Storyglossia Issue 38, February 2010.

An Interview with James Miranda


James Miranda's "All In" appears in Storyglossia 38. Here, James discusses creating authentic voice in fiction, selfish characters and our empathy for them nonetheless, and what he's currently working on.


Anne Valente: The voice and diction here are just perfect. How did you get into Tom's perspective, to fully talk and think the way he does?


James Miranda: I think this is a variation of a voice that I had been toying with in a number of stories over the past year or so—the world-weary, inveterate gambler who is painfully aware of this new tide rushing at him. A voice that knows it's becoming obsolete. My grandfather was a professional handicapper, he bet horses for a living, and so there was always something alluring about the language that accompanied that world. It also didn't hurt to spend some time at a poker table and listen to the way players talk, the way they established a pecking order. I wouldn't say that it was enjoyable to think the way Tom does, but it was definitely enjoyable, from a craft perspective, to speak through him. Something that attracts me to this particular kind of language is the exclusivity of it, the way it's used as a mechanism to keep the outsiders out. It's fun to put the reader in that position at times.


AV: Tom feels a certain nostalgia throughout the story, for the way casinos used to be, but of course, also for Anne. How does his relationship with her mirror his own feelings toward his lifestyle and the world around him?


JM: Well, in a word, regret mainly. There is a strong feeling of regret that accompanies both recollections, but it's a regret that Tom owns . . . if that makes any sense. He's very aware of the decisions he's made and how they've had an impact on his life, but he's not apologetic about these decisions. This is what makes him a hard character to be around at times. Should I break into Sinatra's "My Way" here?


AV: As you mention, Tom seems somewhat selfish, not wanting to visit Anne's sister because Hawaii has no casinos, while Anne is more maternal—for her coworkers, and also for the child she wants to have. Do their personalities inevitably tear them apart, in the end?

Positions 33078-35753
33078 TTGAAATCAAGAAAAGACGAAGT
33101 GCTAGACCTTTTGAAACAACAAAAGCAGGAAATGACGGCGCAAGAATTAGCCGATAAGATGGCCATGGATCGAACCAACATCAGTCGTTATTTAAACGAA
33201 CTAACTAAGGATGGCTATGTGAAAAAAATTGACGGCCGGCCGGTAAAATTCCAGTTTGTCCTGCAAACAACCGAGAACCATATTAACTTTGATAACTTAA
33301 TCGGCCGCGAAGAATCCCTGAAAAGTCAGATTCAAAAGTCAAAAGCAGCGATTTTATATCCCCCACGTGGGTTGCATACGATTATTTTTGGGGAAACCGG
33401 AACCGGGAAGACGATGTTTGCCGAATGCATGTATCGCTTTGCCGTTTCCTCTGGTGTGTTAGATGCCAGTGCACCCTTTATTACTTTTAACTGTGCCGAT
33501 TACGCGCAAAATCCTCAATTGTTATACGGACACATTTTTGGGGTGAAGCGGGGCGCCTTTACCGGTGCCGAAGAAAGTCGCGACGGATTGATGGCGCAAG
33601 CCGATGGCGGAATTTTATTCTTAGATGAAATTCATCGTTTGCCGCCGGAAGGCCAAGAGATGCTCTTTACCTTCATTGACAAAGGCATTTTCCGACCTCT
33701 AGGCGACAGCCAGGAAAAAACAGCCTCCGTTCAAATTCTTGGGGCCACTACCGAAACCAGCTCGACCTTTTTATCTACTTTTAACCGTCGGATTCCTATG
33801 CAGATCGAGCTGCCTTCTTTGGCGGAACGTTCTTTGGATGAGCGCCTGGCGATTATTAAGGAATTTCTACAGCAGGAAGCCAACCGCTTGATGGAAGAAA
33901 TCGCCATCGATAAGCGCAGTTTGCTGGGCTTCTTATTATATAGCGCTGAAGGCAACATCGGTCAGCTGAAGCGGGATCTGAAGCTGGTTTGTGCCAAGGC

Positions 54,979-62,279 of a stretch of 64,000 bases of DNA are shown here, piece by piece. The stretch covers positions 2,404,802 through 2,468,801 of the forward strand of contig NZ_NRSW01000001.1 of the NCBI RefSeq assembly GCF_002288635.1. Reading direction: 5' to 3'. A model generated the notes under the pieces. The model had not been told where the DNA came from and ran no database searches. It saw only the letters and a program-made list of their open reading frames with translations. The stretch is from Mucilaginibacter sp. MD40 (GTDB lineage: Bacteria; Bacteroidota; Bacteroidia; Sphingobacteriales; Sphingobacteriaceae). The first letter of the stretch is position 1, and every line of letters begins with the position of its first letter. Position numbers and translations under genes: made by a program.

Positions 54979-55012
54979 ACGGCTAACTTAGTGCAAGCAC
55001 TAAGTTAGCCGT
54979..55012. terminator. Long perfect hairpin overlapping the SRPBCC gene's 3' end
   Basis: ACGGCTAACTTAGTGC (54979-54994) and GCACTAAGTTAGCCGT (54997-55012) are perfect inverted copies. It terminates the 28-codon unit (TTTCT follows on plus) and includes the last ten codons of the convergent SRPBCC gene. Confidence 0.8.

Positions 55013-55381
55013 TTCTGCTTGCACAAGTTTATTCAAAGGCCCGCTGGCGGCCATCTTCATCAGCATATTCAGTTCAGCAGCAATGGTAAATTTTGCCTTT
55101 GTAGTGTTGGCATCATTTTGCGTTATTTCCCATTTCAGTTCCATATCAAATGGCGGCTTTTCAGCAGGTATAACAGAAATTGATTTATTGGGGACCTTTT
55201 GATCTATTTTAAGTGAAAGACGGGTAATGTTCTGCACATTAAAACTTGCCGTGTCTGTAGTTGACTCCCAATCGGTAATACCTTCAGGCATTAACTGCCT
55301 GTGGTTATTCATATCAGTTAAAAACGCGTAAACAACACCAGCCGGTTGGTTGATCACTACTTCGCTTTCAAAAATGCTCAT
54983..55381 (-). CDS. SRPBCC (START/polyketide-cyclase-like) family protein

JM: Absolutely. Tom is undeniably selfish. What hurt me about developing Tom's character was seeing how selfish, how meager he was with himself. There is a brief flicker of opportunity here, but it's enough to shine a light on both lives and reveal much that remains unsaid in their relationship.


AV: The title is a nice play on gambling terminology, but also on Tom's inability to be fully in his marriage with Anne. Yet he still feels regrets, as is clear by the final lines that resonate with his favorite memories of Anne. Was it difficult to draw out a conflicted character, one whose faults we see but who we also sympathize with?


JM: In a way I knew from the beginning that things would not end well for Tom. Characters like this carry with them an inevitable force of entropy that works its way into the fabric of the story. It's inherent even in his very language, the way that he relates to the reader as a narrator. Tom is nothing if not tired, and there is something about the push and pull between this exhaustion and the insistent continuity of the game that seems almost absurd. He's a character that believes he is in control and that makes for tragedy. I empathize with Tom at the end of this piece but I don't know if I sympathize with him.


AV: Did this story require much research into casinos and gambling? The lingo used is impressive.


JM: "Research" . . . .sure, let's call it that. Very expensive and time-consuming "research."


AV: What are you currently working on?


JM: Right now I'm working on a novel entitled Scratch that's set in upstate New York about a small-time thoroughbred horse-trainer. So far it's been an absolute pleasure to research and write, so I'll just leave it at that before I jinx myself. That gambler's superstition coming through . . . I'm also putting the finishing touches on a collection, of which "All In" is a part.


James Miranda currently lives and writes in Kalamazoo, Michigan. His work has appeared or is forthcoming from Alaska Quarterly Review, Third Coast and PIF Magazine.